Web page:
“The day we came back, one teacher was still too panic-stricken to leave her house, and another who has health problems stayed home because her blood pressure was off the wall,” Dinsky tells ISRAEL21c. “One teacher couldn’t stand because her legs were shaking, so she sat. For me, my problem is the 15-minute walk to school where there is nowhere to run if there is a siren.”
For themselves and their pupils, many teachers are using a program of coping skills, such as deep breathing exercises, developed for schools after 2009’s Operation Cast Lead.
Dinsky reports that only about a third of her elementary school’s 600 students returned on Friday, but by Sunday almost all were back in class. Filling in for the absent art teacher, she noted that half the children drew colorful pictures of flowers and butterflies, while the other half either drew angry faces or tore the paper.
“Two kids drew a line to show a fence, with a stick figure and flowers on one side and a large black figure holding a rocket on the other. They taped another piece of paper behind the guy with the flowers, which they filled with squares and rockets to show the Iron Dome.”
Myriad organizations and institutions are offering counseling to residents of the South and elsewhere, such as the University of Haifa’s hotline for callers experiencing anxiety, depression, and feelings of helplessness and loss of hope. The southern regional coordinator for OneFamily, a terror victims assistance organization, visited the injured and provided counseling also to more than 600 previously injured victims who were at risk of being retraumatized by the November conflict.
Tourism expected to rebound
Tourism industry leaders in Israel reported cancellation rates of between 10 percent to 20% during the conflict, and a slow-down on future reservations. But no scheduled airline canceled incoming flights and only a few charter flights were scrubbed.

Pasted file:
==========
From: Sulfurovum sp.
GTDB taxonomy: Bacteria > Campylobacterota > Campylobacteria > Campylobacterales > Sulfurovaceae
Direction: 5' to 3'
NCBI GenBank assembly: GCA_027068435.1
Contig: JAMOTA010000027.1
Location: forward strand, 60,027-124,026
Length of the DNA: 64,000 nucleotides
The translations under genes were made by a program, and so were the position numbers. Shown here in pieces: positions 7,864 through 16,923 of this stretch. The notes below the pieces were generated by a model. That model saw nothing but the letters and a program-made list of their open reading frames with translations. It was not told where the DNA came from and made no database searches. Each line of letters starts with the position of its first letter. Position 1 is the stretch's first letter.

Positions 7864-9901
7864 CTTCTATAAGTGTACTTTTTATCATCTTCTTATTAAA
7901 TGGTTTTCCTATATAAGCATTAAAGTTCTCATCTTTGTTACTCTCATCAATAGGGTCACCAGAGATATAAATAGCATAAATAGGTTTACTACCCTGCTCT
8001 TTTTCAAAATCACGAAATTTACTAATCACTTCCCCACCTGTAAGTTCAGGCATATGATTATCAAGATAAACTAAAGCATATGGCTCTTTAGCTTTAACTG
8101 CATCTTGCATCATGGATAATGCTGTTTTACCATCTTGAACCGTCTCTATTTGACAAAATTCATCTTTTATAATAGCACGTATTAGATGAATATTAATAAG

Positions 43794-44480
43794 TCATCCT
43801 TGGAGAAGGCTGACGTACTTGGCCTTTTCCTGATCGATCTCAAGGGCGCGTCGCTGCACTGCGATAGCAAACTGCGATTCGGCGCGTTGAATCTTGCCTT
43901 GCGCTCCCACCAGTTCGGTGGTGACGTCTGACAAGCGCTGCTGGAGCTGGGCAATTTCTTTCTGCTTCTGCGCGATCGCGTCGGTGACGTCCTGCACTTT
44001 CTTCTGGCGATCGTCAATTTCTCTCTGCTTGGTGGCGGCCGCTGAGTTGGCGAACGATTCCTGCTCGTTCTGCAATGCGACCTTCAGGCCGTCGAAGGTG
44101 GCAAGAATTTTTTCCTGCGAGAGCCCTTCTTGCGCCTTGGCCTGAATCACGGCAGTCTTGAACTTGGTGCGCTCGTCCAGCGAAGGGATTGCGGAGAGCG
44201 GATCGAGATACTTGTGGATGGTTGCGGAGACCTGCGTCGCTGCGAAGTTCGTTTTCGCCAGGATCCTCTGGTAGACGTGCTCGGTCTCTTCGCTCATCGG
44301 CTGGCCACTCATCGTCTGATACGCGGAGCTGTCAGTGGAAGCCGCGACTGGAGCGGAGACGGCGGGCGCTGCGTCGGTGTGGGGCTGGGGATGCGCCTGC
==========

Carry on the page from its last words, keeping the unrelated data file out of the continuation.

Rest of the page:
The Tourism Ministry announced a three-month marketing blitz in key overseas markets. Foreign opinion-makers will be invited to visit, while photos and videos of happy tourists in Tel Aviv and Jerusalem will be posted online.
Tourism Minister Stas Misezhnikov promised millions of shekels to help southern hoteliers and other tourism providers get back on their feet. Mobile tourism “incubators” will be stationed in towns and villages along the Gaza periphery. Special events are planned for the Ashdod Port to encourage cruise ships to dock there, and the budget for the February Red Sea Jazz Festival has been boosted.
The Where Else: Israel Tourism Convention is expected to open without a hitch at the Tel Aviv Opera House on November 29, to include 150 leading tour operators from the US, UK, Brazil, Canada, Belgium, France, Spain, Finland, Norway, Germany, Sweden, Hungary, Romania, Poland, Italy, Russia, Ukraine, Uzbekistan, South Africa, China, India and Korea. Some of these countries currently have no tourism packages to Israel, a situation that may well change just eight days after the ceasefire took effect.